On 25 March 2015, Saudi Arabia, leading a coalition of about ten Sunni Arab countries, launched a major military operation in Yemen to restore President Mansour Hadi to power after he was overthrown through a Houthi (Shia mountain people) rebel insurgency.
It was a 29-year-old Minister of Defence, Mohammed Ben Salman (MBS, now Crown Prince), who embroiled the Kingdom in this adventure. He called it “Decisive Storm”.
A month later, this Arab adventure received another official name: it became Operation Restore Hope. It continues to this day. With three million displaced and eleven million hungry, the Yemeni people have suffered a storm. In what way was it decisive? What hope has it restored? It’s very difficult to answer.
Militarily, the Houthis still hold the capital Sanaa. These fighters in sandals did not falter in the face of the strikes of the hunter-bombers of the Arab petromonarchies. From a humanitarian point of view, the population has suffered severely from the various embargoes put in place by the Arab coalition. And from the disruption of the usual distribution channels as a result of the least “surgical” bombardments in contemporary military history. Cholera has appeared. More than ten thousand civilians died under bombardments that did not give them any “hope”.
Politically, the disaster is total. Aden, the great port and former capital of the South, is in chaos.
On Saturday, August 10, the presidential palace and three government barracks were taken by independence militiamen who demanded a return of South Yemen (a country that existed from 1967 to 1990). These armed men belong to the “Cordon de sécurité” force, which is trained, equipped and financed by the United Arab Emirates, a petromonarchy supposed to be the Saudi’s best ally. The Houthis must be rubbing their hands in glee…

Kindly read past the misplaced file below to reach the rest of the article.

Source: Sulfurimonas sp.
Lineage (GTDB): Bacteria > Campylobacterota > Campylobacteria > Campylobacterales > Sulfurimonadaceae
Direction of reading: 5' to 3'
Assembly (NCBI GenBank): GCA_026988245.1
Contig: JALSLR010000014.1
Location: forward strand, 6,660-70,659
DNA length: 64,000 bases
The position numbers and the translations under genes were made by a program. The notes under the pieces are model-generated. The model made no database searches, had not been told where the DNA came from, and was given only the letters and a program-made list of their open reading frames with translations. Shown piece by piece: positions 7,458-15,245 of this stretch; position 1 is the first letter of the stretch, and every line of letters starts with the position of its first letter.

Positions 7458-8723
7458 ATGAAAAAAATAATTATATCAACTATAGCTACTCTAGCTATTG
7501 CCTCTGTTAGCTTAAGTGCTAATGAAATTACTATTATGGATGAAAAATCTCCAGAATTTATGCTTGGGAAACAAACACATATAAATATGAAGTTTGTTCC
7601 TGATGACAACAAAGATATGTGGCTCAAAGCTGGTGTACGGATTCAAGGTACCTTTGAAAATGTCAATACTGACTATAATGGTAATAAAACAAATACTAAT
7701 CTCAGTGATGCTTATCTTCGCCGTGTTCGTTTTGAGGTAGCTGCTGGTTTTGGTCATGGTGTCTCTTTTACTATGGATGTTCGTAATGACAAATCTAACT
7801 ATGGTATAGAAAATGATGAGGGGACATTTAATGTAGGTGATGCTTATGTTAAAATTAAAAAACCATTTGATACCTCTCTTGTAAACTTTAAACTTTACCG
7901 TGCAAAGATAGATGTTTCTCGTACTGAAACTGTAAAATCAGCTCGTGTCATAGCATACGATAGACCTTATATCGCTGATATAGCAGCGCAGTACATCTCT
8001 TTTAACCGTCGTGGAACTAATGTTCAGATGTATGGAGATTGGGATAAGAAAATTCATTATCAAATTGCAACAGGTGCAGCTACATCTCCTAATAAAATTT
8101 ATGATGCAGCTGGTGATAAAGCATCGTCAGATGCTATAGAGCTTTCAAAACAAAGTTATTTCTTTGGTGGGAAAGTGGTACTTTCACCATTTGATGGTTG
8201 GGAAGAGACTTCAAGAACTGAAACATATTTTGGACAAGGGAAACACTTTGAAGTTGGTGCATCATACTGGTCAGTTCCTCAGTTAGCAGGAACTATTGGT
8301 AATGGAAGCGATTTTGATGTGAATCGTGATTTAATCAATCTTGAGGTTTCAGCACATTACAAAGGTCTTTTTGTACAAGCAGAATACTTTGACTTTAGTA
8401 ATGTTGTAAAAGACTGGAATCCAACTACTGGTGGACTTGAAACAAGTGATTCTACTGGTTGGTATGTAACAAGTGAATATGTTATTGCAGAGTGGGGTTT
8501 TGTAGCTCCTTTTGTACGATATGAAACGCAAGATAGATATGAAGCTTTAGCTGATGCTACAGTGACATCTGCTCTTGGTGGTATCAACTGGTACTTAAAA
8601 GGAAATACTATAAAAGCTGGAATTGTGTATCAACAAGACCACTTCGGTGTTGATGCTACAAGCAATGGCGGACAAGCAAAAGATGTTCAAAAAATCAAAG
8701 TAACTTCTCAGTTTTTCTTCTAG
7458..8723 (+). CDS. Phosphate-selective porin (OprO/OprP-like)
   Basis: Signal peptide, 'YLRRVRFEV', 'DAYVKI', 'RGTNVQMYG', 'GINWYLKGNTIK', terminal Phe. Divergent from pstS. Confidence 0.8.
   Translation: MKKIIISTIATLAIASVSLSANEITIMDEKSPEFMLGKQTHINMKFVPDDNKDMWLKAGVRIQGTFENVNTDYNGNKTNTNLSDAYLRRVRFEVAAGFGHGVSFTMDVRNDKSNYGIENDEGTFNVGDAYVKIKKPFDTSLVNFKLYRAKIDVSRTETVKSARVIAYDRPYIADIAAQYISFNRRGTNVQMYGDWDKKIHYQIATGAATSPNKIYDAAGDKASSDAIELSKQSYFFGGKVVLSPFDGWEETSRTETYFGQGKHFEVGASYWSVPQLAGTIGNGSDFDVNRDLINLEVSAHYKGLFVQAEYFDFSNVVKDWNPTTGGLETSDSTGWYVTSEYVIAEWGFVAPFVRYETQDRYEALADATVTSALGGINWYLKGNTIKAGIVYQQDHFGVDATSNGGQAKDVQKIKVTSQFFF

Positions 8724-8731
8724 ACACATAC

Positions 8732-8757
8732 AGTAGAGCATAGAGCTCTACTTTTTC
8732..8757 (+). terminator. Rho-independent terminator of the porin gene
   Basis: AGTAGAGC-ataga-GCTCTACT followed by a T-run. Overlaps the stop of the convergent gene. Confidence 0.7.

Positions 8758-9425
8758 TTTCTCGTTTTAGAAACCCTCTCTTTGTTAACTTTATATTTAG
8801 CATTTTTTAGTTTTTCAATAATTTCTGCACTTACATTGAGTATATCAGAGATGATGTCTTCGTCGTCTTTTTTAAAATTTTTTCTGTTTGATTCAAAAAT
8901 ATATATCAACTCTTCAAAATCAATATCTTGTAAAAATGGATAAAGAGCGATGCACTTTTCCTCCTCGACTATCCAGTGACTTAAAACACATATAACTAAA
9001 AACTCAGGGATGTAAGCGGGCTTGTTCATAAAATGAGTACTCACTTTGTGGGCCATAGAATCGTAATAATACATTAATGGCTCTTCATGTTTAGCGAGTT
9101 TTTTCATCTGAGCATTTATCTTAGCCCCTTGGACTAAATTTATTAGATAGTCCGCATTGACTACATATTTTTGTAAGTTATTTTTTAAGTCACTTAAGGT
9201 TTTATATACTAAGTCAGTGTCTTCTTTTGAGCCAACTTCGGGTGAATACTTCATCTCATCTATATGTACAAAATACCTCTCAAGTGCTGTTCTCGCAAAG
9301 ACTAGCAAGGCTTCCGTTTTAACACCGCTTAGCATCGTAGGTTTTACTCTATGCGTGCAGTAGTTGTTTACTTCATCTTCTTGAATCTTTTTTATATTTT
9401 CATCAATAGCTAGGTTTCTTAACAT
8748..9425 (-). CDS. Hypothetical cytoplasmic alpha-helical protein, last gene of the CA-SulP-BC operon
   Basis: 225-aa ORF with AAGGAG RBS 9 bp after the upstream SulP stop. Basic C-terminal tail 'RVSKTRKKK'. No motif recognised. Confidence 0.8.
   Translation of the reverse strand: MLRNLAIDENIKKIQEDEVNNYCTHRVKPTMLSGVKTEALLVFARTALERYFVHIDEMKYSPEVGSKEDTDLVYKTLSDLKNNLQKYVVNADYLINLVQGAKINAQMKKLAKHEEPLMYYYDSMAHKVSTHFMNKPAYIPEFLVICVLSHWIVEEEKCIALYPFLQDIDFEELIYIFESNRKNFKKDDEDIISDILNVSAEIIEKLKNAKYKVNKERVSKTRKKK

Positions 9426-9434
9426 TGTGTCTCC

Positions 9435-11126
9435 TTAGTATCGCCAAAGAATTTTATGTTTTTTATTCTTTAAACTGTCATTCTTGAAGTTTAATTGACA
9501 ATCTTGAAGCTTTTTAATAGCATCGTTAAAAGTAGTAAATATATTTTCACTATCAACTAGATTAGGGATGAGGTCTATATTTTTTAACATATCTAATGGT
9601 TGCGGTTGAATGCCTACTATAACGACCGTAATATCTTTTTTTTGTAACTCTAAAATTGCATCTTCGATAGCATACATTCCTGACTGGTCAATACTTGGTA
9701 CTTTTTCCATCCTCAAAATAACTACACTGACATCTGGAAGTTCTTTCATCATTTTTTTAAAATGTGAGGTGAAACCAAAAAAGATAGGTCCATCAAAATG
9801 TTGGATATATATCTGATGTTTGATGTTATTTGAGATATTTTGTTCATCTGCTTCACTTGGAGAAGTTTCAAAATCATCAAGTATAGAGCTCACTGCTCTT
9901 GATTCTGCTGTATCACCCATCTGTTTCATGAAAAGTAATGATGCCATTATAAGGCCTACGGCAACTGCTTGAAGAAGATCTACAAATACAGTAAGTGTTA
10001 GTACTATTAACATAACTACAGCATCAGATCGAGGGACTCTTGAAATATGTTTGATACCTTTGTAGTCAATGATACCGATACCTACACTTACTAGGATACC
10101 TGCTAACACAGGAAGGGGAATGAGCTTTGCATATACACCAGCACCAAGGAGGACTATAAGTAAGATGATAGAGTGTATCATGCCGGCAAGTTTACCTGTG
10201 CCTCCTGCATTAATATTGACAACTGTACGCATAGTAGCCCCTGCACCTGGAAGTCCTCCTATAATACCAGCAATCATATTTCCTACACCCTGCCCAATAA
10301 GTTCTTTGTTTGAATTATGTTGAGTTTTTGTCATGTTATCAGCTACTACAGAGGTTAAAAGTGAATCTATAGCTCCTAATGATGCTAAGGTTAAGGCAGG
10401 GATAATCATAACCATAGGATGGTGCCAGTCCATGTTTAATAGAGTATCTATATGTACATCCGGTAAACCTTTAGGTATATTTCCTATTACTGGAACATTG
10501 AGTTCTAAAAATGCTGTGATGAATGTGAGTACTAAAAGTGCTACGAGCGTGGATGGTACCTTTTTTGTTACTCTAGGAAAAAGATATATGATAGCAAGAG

Living in Saudi Arabia, President Mansour Hadi denounced the Emirates as responsible for Aden’s “coup d’état”. But who can take seriously an internationally recognized Yemeni government that no longer controls any of its territory?
In this last decade, Saudi Arabia has suffered three foreign policy fiascos. There was its support, in dollars and arms, to the Sunni Islamist rebels in Syria, which lasted from 2012 to 2016.
In 2017, there was its failure to subdue its little Qatari neighbour, in spite of a total embargo imposed together with its Emirati ally.
But the Yemeni fiasco is by far the worst for the Saudi dynasty. While Yemen runs along their entire southern border, the Saudis have shown the impotence of their army and their visible strategic weakness. Some may have forgotten that the Saudis had had to call on the French gendarmerie to subdue an Islamist insurrection in Mecca in December 1979; that they had gone into a total panic on 2 August 1990, when Iraq invaded Kuwait, pleading with the US to come in and establish military settlements in their country.
At the time, the idea had not even crossed their minds that they might take up the fight to help their Kuwaiti cousins who had been attacked… In his adventures against Yemen and then Qatar, it is not impossible that the young MBS was instrumentalized by the formidable strategist that is MBZ (Mohammed ben Zayed, Crown Prince and Minister of Defence of Abu Dhabi). Indeed, the strongman of the Emirates is pursuing his own strategy of building a regional thalassocracy.
Like Venice in the Adriatic, MBZ is seeking to build dedicated trading posts beyond the Straits of Hormuz. Even without taking Aden into account, the Emiratis already have a broad presence in the Horn of Africa – in the ports of Assab (Eritrea), Berbera (Somaliland) or Bosasso (Puntland). If Aden secedes, the Emiratis will form an alliance with this new South Yemen and leave Saudi Arabia to fend for itself with the Houthis.
Together with China, they will then put together a great power axis that has become the greediest on these eastern shores…
Strategically, the Saudi fiasco in Yemen is not good news for the West. It weakens, both at home and abroad, a young prince who is determined to reform his society.
Since the beginning of August, Saudi women have been allowed to travel without the permission of a guardian. This is a crucial step forward. It may herald even more significant changes in school curricula.
In the 100-year war imposed on it by the jihadists, the West needs a self-confident MBS more than a prince in thrall to Wahhabi Mullahs.
This article was first published in Le Figaro. Picture by Felton Davis.
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